epitome was our Word of the Day on 05/27/2012. Hear the podcast!
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Examples of epitome in a Sentence
- Terns, nicknamed sea swallows by fishermen, are superb flying machines, the epitome of beauty on the wing. —E. Vernon Laux, New York Times, 21 Aug. 2001
- Manchester, then known as 'Cottonopolis' and perceived throughout the world as the epitome of the whirling fierceness of the industrial revolution. … —Roy Jenkins, Gladstone, (1995) 1997
- Hamilton thought the bank was a fait accompli, but he had not reckoned on Thomas Jefferson and James Madison. Jefferson, the lover of rural virtues, had a deep, almost visceral hatred of banks, the epitome of all that was urban. —John Steele Gordon, American Heritage, July/August 1990
- I didn't tell him that, at the time, I thought the place to be the epitome of bourgeois comfort; in those days I thought that there was some connection between creative talent and penury. —Ishmael Reed, "August Wilson," 1987, in Writin' Is Fightin', 1988
the golden rule is often cited as the epitome of moral conduct: “Do unto others as you would have them do unto you”
the prestigious prep school prides itself on being widely regarded as the epitome of tradition and old-fashioned values
Recent Examples of epitome from the Web
The prototype towers on Ed’s ranch are the epitome of cheapskate.
The acts are hardly polished, and many outsiders see it as the epitome of exploitation.
Yam Chun, 24, a community organizer for the Concerning Grassroots’ Housing Rights Alliance, sees the golf course as the epitome of inequitable use of land.
That guy is the epitome of what a college baseball coach should be.
The hosts of Pod Save America often cite O’Rourke as the epitome of what Democratic politics should be right now.
Alek Skarlatos, Spencer Stone and Anthony Sadler’s heroics in the midst of a terror attack aboard a European train resonated internationally as the epitome of courage in the face of adversity.
The United States and our agents are seen as the epitome of a country under the rule of law, where law enforcement is responsive only to the laws and not the whims of government leadership.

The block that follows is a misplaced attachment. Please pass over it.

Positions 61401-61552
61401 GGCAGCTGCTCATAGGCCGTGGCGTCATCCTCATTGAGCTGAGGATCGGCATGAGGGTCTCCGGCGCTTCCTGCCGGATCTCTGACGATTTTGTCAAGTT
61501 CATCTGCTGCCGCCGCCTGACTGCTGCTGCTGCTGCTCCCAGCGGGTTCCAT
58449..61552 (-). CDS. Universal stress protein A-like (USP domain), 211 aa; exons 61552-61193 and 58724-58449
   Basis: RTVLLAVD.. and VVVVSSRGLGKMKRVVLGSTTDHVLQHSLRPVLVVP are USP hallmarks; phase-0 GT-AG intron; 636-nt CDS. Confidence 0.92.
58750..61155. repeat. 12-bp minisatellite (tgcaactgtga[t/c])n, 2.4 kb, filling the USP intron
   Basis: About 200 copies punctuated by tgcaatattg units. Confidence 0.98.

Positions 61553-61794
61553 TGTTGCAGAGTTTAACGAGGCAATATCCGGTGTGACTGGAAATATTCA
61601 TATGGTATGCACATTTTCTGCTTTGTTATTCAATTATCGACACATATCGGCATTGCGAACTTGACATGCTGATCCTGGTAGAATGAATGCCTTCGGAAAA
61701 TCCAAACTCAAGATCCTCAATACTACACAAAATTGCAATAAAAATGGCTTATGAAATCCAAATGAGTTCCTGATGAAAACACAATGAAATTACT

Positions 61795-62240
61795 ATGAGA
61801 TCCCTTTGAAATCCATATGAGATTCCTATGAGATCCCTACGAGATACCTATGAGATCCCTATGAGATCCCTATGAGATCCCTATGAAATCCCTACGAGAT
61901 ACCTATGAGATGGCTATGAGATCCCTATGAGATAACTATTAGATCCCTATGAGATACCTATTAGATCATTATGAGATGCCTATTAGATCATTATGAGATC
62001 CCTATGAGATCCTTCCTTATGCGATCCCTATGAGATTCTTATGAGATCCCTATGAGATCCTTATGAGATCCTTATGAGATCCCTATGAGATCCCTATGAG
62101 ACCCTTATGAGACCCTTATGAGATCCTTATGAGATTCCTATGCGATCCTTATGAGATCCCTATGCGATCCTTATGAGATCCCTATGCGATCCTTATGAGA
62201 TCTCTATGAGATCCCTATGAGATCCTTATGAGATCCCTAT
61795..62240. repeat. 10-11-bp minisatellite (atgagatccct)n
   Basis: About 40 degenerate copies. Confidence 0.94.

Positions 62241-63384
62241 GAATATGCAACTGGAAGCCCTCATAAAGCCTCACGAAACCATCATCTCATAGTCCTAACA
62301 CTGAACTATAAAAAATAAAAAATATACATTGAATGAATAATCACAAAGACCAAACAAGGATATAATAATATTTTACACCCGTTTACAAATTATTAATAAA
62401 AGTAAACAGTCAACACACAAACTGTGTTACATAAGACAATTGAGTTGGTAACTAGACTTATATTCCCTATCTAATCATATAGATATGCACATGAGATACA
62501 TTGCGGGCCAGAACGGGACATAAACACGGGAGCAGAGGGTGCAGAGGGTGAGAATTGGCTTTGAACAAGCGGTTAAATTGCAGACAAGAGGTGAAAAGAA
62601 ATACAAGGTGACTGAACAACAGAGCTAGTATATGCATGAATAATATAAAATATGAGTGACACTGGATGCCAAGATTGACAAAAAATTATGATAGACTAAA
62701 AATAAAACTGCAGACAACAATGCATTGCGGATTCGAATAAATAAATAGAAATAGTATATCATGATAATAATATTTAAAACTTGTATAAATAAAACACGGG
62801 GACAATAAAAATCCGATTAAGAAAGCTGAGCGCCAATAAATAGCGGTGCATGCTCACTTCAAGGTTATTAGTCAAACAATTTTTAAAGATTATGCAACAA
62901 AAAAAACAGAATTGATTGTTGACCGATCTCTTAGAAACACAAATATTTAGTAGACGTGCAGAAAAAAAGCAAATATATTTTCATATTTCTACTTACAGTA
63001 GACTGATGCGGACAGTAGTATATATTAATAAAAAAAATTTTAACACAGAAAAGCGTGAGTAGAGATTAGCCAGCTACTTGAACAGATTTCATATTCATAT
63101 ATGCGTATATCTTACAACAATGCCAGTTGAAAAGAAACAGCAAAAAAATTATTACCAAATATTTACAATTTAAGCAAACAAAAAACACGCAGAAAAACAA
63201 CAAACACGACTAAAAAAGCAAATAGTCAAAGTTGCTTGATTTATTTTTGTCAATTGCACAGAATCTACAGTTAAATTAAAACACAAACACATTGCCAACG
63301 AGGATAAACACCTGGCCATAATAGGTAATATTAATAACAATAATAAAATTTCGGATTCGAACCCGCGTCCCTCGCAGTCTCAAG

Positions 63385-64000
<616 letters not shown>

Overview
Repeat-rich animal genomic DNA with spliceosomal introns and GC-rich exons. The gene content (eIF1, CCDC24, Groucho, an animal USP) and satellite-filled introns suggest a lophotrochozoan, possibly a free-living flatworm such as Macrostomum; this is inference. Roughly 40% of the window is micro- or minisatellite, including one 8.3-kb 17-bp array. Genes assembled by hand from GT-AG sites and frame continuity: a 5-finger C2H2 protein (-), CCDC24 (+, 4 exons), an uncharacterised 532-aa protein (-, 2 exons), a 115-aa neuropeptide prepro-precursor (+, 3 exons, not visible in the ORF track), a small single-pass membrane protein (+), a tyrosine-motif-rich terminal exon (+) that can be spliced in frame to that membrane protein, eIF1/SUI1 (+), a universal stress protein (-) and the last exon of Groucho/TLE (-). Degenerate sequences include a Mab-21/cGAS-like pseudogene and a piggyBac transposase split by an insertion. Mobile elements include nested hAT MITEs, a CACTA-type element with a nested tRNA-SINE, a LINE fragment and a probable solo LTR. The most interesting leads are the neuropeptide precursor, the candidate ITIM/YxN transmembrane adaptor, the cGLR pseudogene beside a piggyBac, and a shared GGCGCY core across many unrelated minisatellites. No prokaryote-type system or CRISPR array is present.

Back in 2014, Godfrey was the epitome of the can’t-miss kid, a strapping 6-foot-3, 215-pound pitcher with an electric arm.
These example sentences are selected automatically from various online news sources to reflect current usage of the word 'epitome.' Views expressed in the examples do not represent the opinion of Merriam-Webster or its editors. Send us feedback.
epitome Has Greek Roots
Epitome first appeared in print in 1520, when it was used to mean "summary." If someone asks you to summarize a long paper, you effectively cut it up, mentioning only the most important ideas in your synopsis, and the etymology of epitome reflects this process. The word descends from Greek epitemnein, meaning "to cut short," which in turn was formed from the prefix epi- and the verb temnein, which means "to cut." Your summary probably also presents all the key points of the original work, which may explain why epitome eventually came to be used for anything (such as a person or object) that is a clear or good example of an abstraction.
EPITOME Defined for English Language Learners
Definition of epitome for English Language Learners
: a perfect example : an example that represents or expresses something very well
Seen and Heard
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